If you have experienced a flood recently, moved your dishwasher to find that it was leaking, or just been stuck with the bad luck of a leaking roof, then you may need to know about repairing water damaged hardwood floors. Many people attempt their own repairs in order to save themselves money, but in the end they end up costing themselves a fortune because they didn’t do it right the first time. With these tips, you can end up saving tons on labor by doing the project yourself. So how do you being repairing water damaged hardwood floors?
Tear Up the Water Damaged Portions Immediately
One of the first mistakes people make when repairing water damaged hardwood floors is that they let it sit and wait. Once that happens, the wood weakens and can become brittle, as can the support studs that are underneath the floor. If your hardwood has received water damage and it’s too late to save the wood, you need to tear up the damaged portions of the flooring immediately in order to prevent further damage.
If Your Flooring Is Wet, Your Subflooring Is Wet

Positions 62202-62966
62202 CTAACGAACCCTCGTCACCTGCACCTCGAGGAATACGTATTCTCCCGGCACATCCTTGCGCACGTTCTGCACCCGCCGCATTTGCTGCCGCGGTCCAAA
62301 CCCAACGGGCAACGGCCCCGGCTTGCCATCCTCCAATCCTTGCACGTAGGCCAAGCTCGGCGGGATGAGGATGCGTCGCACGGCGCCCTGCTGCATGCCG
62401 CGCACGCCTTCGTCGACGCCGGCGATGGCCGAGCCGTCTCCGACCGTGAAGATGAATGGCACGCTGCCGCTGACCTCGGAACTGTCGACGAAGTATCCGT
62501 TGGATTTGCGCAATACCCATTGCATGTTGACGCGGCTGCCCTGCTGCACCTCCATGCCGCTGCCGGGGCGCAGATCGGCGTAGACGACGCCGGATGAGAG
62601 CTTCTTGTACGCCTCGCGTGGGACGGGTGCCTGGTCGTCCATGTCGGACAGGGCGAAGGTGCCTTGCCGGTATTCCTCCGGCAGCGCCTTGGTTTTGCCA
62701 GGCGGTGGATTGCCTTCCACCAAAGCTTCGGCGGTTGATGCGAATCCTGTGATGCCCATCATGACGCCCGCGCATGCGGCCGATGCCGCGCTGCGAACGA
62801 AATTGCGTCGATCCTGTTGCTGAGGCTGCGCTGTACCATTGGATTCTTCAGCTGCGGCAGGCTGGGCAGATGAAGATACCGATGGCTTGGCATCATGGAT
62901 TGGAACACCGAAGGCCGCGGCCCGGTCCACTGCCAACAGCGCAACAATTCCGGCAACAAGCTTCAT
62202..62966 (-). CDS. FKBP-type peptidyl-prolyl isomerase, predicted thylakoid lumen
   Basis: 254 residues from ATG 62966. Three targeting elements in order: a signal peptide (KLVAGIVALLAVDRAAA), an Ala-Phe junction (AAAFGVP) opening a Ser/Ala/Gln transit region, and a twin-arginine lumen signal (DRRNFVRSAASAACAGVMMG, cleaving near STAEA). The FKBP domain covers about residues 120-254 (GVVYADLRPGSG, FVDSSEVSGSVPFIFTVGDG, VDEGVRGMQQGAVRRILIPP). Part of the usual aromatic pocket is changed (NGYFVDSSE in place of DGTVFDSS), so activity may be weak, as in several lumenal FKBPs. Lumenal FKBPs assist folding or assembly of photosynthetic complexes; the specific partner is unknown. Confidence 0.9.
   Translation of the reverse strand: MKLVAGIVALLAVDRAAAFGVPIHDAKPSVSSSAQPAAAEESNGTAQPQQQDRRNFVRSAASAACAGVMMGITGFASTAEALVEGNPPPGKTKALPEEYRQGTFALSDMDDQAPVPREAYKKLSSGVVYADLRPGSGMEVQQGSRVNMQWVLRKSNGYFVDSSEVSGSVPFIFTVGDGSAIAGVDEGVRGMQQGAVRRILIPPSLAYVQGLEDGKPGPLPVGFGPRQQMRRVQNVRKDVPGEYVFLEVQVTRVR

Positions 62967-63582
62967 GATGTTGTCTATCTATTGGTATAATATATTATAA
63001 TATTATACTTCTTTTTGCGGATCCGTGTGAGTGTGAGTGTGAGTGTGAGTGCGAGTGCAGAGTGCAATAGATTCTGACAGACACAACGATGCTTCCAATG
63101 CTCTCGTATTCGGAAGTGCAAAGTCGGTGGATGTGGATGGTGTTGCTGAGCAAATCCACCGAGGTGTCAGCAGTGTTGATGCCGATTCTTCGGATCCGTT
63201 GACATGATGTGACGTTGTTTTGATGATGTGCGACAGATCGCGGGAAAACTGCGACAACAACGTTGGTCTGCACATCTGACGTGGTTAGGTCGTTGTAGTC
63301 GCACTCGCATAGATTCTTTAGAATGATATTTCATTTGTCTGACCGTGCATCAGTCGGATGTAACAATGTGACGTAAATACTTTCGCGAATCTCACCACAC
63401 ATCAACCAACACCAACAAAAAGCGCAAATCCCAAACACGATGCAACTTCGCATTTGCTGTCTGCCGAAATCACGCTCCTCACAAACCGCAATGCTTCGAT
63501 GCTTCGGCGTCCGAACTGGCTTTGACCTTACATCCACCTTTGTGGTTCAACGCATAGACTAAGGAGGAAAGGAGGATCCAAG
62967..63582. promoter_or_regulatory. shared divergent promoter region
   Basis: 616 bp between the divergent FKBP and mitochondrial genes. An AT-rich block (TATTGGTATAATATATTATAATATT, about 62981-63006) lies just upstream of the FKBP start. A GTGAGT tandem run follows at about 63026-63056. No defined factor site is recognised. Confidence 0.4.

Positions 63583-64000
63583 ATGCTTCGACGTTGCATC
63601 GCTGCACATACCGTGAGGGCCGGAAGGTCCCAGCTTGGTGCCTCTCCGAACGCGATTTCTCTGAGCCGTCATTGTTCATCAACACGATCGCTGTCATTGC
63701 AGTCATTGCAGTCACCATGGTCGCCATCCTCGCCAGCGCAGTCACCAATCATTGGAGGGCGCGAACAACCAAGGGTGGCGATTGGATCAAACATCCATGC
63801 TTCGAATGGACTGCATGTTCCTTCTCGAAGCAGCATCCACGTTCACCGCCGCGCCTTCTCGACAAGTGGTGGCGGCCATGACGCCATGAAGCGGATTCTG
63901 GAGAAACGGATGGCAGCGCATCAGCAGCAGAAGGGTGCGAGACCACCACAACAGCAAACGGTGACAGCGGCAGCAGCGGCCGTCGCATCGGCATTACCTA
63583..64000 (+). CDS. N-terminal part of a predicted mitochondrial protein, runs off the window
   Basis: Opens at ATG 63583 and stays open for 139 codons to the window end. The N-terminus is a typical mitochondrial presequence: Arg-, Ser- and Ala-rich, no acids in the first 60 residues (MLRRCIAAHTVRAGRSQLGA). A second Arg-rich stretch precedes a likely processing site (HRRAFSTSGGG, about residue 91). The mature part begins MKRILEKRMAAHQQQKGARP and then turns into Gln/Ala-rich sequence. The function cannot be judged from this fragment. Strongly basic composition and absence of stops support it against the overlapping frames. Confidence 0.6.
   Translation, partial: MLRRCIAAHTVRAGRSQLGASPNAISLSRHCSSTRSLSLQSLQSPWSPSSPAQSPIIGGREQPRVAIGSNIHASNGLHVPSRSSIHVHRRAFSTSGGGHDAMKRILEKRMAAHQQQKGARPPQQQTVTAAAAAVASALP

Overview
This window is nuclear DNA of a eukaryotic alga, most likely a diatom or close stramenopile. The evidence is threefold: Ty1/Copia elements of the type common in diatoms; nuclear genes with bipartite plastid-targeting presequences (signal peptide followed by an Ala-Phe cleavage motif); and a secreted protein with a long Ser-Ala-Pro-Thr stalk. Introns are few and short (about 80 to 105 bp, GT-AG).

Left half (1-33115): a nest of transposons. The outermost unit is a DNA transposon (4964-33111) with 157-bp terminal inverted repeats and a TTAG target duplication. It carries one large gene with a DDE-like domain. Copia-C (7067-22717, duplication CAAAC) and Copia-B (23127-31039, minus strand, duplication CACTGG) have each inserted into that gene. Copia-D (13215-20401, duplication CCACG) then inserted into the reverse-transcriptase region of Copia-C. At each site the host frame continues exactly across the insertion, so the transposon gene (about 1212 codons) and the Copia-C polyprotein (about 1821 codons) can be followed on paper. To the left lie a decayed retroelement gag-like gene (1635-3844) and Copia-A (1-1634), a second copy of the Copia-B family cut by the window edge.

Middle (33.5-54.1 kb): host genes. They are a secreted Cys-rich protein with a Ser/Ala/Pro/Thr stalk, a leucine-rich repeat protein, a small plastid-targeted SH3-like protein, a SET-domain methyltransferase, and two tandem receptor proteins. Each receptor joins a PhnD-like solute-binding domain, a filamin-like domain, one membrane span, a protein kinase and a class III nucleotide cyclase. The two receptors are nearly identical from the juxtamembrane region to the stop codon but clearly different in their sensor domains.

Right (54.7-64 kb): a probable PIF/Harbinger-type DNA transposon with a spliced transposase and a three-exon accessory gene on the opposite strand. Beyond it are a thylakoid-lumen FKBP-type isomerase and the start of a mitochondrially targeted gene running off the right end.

The next mistake that many do it yourselfers make is that they take no consideration to their subflooring when they are repairing water damaged hardwood floors. If your hardwood floor has become wet enough that it needs to be replaced because it has caused damage, there is also going to be damage below the flooring as well. So not only are you going to need to tear up your hardwood floor, you are going to need to tear up your subflooring too.
Be Sure to Check Your Floor Supports
If you have a deck, take a look below it and see how the support studs are laid across. That is basically how all floors are constructed. When repairing water damaged hardwood floors, once you have the supports exposed, you need to first check for moisture, mold, and mildew. If there is any, make sure that it gets dried out and cleaned up immediately before replacing your floor. If your flooring supports are weak because of the water, you can strengthen them by installing two sister supports through the damaged beam. This step is one that many fail to consider and then they end up falling through a hole after they have repaired their floor.
The Whole Floor Doesn’t Have to Be Replaced
Many get frustrated when repairing water damaged hardwood floors because they feel that the look just isn’t quite right. Don’t replace the whole floor when all you need to do is patch it. No one but you will ever know the difference in the floor, and if you are really that irritated by the off pattern, you can always refinish the floor, which is much cheaper than an entire replacement.
If you need to be repairing water damaged hardwood floors, remember these tips to make sure that you get the job done right the first time and that you are saving as much money as you can.